RASSUNDARI DASI “AMAR JIBAN: Review of a very inspiring and motivating book “Amar Jiban” , tracing the life of the first full length autobiographical writer in Bengal -Rassundari Dasi.
Dasi, Rassundari (c 1809-?) a self-taught woman to leave behind an important autobiography. In the age of 19th century Reformism in Bengal, the first full length autobiography was written not by a man but by an unknown, self taught, high caste Hindu housewife from a conservative rural household – Rassundari Dasi.
Rassundari Devi, wrote a story of her life, Amar Jiban (“My Life”), that was published in 1876. This detailed memoir revolves around her day to day experiences as a housewife and mother. Obsessed with a desire to read, she stole a page from a book and a sheet of paper from her son and kept them hidden in the kitchen where she furtively pursued her education.
Rassundari was born in a remote village in Pabna into a poor family. In her father’s house a missionary lady had a small pathshala where boys went for lessons. As a female, she of course had no access there, but she would sit close by and pick up the rudiments of reading by watching the boys learn. At the age of 12, Rassundari was married off to Sitanath Ray, a landlord in Faridpur. A Vaisnavite like her husband and his family, Rassundari was deeply religious.1n her autobiography she states that the impetus to read, an act forbidden to Hindu females of the time, was born from an ardent desire to read religious texts specially the chaitanya bhagavata.
Rassundari fascinating autobiography records the details of her life, her childhood, marriage, the daily round of domestic chores in a large joint family, the clandestine manner in which she taught herself to read anew in her husband’s household at the age of 25, and later to write, by secretly studying her husband’s religious manuscripts. The book contains a picture of the changing rural world, the status and role of women and Rassundari’s own views on changing times and life in this earth.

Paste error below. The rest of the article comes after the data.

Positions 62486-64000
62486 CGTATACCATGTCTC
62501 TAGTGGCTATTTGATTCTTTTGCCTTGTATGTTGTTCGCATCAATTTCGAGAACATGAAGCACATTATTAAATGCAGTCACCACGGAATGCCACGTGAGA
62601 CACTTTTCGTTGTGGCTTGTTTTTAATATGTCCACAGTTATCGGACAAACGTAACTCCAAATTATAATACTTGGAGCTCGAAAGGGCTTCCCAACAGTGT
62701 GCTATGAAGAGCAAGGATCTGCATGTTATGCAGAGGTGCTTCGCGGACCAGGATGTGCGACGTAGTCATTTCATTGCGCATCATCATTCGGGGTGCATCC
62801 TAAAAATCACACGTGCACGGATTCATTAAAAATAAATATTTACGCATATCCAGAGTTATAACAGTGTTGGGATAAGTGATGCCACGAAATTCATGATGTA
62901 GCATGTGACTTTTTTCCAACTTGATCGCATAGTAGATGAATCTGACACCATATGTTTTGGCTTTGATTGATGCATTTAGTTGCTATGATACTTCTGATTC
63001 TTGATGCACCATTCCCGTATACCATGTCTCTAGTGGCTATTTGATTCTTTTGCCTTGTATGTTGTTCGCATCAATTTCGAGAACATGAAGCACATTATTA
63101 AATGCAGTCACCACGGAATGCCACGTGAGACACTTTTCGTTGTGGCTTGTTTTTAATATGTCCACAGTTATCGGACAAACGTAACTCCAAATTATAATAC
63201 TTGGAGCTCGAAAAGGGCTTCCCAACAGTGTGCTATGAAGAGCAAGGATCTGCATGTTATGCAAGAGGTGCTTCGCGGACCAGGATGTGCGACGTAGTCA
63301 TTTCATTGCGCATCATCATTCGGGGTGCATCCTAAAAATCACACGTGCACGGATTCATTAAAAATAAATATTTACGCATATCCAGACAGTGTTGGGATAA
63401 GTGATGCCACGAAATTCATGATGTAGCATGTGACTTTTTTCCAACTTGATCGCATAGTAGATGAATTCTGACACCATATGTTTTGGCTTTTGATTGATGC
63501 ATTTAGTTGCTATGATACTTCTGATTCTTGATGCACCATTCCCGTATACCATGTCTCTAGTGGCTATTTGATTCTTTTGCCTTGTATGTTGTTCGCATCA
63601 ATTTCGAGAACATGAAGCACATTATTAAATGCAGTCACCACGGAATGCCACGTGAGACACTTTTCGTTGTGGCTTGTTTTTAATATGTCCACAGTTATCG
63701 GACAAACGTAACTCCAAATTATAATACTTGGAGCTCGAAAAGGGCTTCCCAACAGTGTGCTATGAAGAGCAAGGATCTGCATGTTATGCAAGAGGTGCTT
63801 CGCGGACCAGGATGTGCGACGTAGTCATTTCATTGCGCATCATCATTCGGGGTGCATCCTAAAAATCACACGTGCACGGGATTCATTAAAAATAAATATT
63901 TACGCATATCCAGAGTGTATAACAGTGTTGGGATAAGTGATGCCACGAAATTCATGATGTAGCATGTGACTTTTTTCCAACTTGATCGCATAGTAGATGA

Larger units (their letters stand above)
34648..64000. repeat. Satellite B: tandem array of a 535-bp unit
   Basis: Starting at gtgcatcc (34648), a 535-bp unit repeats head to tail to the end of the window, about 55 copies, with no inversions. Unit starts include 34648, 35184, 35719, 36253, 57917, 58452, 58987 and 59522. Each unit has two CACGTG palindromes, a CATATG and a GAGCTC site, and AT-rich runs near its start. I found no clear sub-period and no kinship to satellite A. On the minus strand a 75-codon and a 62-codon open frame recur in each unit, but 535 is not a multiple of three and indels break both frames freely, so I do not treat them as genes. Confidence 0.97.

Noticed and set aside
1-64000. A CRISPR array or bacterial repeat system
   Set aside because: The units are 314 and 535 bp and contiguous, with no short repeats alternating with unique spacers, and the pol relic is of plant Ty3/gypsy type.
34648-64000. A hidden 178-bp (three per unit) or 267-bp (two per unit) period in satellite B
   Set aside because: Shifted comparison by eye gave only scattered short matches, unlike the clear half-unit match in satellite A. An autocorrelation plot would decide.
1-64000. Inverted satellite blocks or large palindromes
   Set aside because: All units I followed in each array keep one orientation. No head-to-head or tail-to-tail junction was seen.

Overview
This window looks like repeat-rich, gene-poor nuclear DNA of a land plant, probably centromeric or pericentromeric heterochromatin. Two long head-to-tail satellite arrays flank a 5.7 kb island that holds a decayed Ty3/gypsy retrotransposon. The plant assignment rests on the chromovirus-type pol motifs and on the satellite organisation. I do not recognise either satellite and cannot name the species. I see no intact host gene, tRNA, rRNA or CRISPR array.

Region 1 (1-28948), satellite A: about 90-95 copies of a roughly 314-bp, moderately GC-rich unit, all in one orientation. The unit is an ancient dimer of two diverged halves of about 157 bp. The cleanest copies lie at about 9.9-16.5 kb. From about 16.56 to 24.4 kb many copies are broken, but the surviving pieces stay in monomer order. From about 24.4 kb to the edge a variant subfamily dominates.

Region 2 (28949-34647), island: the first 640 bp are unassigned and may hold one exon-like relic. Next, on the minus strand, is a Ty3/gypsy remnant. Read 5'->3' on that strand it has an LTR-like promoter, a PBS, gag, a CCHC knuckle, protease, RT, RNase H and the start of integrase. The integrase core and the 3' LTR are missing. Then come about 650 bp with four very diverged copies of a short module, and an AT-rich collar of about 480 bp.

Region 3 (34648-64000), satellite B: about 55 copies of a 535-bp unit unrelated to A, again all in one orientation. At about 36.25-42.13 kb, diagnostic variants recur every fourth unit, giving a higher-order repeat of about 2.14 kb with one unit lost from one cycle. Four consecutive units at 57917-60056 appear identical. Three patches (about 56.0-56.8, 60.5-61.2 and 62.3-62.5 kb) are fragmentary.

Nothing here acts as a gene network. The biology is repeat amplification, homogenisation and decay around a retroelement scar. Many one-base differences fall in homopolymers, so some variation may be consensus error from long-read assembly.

Rassundari was widowed at the age of 59 in 1868 and the following year she finished and published the first version of her autobiography Amar Jiban (My Life). (Ghulam Murshid, however, is of the opinion that it was first published in 1875) She added a second part in a new version published in 1897 when she was 88. Jyotirindranath Tagore wrote the preface to this edition. Unfortunately there is no mention of her in the standard histories of literature from those times, nor is her death mentioned. Rassundari’s life was lived out far from the din and hustle of Calcutta, the cultural epicentre of Bengal. Yet she has the honour of being the first writer of an autobiography in Bengal, a genre just coming into vogue.
Written in chaste Bangla, Rassundari’s Amar Jiban portrays the changing world of rural Bengal and situates woman there. In her life and text Rassundari maintained many of the restrictive norms and rituals enjoined upon a traditional Hindu housewife, yet through her dispassionate, objective style and subject matter, through the very act of writing, forbidden to women not so long ago, Rassundari Dasi was engaged in a unique act of emancipation.
[Sonia Amin] Post Contributed by: Vijeta Pai, India